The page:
Will Russia Organize Christian Parties? – OpEd


By Milena Faustova

For religious political organizations in Russia, it is a question of to be or not to be. The initiative to create an Orthodox party was put forward by Vsevolod Chaplin who heads the public-affairs department of the Patriarchate. He believes that his proposal was a response by the Church to a new stage of the organization of the party system in the country, and was a reaction in part to the mass protests against the falsification of the December parliamentary elections.

The organization of religion-based political parties has become quite popular in many countries across the world and this has become a norm for the international community. There are Catholic, Protestant, Moslem and Jewish unions in Europe, Latin America, the U.S., Asia and the Middle East. Meanwhile, the Christian Democratic Union is one of the leading parties in Germany. However, the proposal by a Moscow Patriarchate official has caused a stir and provoked a heated dispute in Russian society, which has shown that the idea has both supporters and opponents.

Every person enjoys the right to the defence his values and his opinions. It’s much easier to convey a person’s opinion to society through a party or several parties. Moreover, contemporary Russia has acquired experience in religious parties, says Vsevolod Chaplin.

“In the 90s, there were several attempts to create Orthodox or Christian parties. People can unite on the basis of any values, religious or non-religious ones. The current legislation does not allow creating religious or ethnic parties. In view of this, people who honour common values can unite under a party with a neutral name. For one, there are Christians in the European parliament who are united under the European People’s Party,” Vsevolod Chaplin said.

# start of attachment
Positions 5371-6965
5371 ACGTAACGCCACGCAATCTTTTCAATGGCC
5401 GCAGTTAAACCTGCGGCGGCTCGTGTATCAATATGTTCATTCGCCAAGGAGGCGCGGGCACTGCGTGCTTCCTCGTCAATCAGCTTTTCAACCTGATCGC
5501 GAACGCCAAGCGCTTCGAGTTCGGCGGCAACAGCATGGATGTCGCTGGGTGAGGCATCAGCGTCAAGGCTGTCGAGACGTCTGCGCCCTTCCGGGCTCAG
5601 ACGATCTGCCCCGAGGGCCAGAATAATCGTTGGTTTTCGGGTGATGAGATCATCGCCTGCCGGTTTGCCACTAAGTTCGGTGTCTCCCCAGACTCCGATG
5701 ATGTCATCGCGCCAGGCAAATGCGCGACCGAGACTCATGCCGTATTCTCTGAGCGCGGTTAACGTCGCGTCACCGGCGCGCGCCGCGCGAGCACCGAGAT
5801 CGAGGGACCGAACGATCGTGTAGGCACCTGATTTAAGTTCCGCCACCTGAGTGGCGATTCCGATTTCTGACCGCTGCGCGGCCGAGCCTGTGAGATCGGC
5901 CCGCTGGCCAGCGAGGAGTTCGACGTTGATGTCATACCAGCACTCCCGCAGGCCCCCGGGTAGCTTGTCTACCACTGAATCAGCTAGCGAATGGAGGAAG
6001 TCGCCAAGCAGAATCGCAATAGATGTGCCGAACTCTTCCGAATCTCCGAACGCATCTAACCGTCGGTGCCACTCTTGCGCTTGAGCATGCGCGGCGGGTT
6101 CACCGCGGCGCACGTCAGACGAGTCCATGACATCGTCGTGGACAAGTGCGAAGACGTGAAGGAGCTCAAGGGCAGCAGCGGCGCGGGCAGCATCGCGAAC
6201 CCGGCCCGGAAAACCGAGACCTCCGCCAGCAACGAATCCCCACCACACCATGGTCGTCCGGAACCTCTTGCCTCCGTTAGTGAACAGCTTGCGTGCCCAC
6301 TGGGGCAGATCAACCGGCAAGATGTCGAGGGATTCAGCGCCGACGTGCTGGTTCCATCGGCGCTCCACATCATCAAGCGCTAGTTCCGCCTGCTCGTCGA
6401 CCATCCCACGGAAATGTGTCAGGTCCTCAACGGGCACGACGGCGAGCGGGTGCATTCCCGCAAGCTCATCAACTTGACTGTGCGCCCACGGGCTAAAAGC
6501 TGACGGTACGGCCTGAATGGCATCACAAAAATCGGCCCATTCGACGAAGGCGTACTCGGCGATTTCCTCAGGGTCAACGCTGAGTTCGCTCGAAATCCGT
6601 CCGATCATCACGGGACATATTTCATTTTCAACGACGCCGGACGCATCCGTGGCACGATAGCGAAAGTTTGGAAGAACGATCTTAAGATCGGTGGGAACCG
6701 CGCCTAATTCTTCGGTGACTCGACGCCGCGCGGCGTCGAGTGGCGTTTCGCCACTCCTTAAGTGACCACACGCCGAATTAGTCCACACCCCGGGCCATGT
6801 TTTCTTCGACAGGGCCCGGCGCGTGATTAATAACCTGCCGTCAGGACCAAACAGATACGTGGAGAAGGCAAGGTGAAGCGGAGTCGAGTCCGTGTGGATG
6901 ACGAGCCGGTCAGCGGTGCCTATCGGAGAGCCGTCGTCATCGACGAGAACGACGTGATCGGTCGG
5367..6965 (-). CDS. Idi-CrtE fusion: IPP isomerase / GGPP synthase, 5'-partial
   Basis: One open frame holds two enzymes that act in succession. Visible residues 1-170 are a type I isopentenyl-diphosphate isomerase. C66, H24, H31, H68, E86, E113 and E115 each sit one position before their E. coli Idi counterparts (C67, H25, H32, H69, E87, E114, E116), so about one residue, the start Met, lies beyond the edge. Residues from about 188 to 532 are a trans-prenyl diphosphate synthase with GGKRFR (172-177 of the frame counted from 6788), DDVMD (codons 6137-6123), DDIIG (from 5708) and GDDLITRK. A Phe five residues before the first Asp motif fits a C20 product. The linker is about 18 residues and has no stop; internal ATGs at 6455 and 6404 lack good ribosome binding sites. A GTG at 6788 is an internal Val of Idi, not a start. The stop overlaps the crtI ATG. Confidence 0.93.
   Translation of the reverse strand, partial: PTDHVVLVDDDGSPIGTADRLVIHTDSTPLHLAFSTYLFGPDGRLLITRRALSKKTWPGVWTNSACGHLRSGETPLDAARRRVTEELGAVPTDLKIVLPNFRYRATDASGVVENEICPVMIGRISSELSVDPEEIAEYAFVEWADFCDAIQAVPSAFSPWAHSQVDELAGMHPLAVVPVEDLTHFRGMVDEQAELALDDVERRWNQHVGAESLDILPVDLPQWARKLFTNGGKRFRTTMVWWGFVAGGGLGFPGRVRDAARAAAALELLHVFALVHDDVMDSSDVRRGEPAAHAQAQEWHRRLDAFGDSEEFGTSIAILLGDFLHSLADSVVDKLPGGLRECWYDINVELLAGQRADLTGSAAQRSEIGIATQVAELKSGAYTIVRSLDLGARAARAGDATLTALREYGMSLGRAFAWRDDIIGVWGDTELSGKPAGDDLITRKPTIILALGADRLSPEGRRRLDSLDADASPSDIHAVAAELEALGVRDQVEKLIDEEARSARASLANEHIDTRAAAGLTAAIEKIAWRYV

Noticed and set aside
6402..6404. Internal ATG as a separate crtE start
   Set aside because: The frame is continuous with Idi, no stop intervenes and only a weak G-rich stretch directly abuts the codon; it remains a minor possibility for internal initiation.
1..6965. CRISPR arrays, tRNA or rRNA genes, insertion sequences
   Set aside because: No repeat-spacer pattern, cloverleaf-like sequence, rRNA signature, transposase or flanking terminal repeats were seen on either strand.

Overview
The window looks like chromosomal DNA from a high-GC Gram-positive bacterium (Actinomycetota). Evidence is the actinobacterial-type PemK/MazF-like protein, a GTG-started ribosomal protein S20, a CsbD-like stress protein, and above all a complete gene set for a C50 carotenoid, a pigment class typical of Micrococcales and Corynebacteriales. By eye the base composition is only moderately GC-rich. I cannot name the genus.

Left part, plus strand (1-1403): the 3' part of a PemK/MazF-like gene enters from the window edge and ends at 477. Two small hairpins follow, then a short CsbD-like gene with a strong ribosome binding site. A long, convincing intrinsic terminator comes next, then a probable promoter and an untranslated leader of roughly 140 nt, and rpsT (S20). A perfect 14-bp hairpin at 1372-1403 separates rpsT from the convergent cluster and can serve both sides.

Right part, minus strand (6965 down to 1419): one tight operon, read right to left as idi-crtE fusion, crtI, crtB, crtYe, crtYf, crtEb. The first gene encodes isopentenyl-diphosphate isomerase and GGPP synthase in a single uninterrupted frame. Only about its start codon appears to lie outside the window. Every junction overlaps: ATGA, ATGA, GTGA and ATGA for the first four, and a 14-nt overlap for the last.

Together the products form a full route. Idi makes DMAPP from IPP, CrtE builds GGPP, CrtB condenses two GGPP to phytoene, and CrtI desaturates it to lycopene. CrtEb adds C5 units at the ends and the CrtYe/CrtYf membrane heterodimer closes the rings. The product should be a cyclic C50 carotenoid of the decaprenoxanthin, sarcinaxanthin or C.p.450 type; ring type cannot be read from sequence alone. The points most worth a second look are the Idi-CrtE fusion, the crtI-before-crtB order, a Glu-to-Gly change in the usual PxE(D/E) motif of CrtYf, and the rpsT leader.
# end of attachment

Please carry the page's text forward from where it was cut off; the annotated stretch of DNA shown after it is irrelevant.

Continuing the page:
Russian Jews and some public figures have supported an idea of creating such a party structure. A prominent Russian publicist Andrei Desnitsky believes that contemporary Russia needs such a structure.

Meanwhile, Russian politicians, on the contrary, believe that there will be no future for an Orthodox party. According to a Russian MP, Sergei Obukhov, there are deputies in the parliament who are ready to defend Christian values.

“I believe that at present, the Communist Party of Russia is an Orthodox party because the largest share of its voters are baptized Orthodox Christians. Today, many Orthodox faithful vote for the Communist Party than for the ruling United Russia party. Moreover, from the standpoint of its programme, the Communist Party exactly defends Orthodoxy’s basic values,” Sergei Obukhov said.

In any case, if an Orthodox party appears on the Russian political horizon some day or the other, it will never be a mouthpiece of the Orthodox Church. Under the Russian Constitution, the Church is separated from the government and politics. Apart from this, the canons of the Russian Orthodox Church ban the clergy from being representatives of legislative bodies and members of political parties and take part in political campaigning unless there are serious reasons for this. The only exception could be in a case when their participation in a political process is necessary to protect the Church from a schism.


VOR, or the Voice of Russia, was the Russian government's international radio broadcasting service from 1993 until 2014, when it was reorganised as Radio Sputnik.

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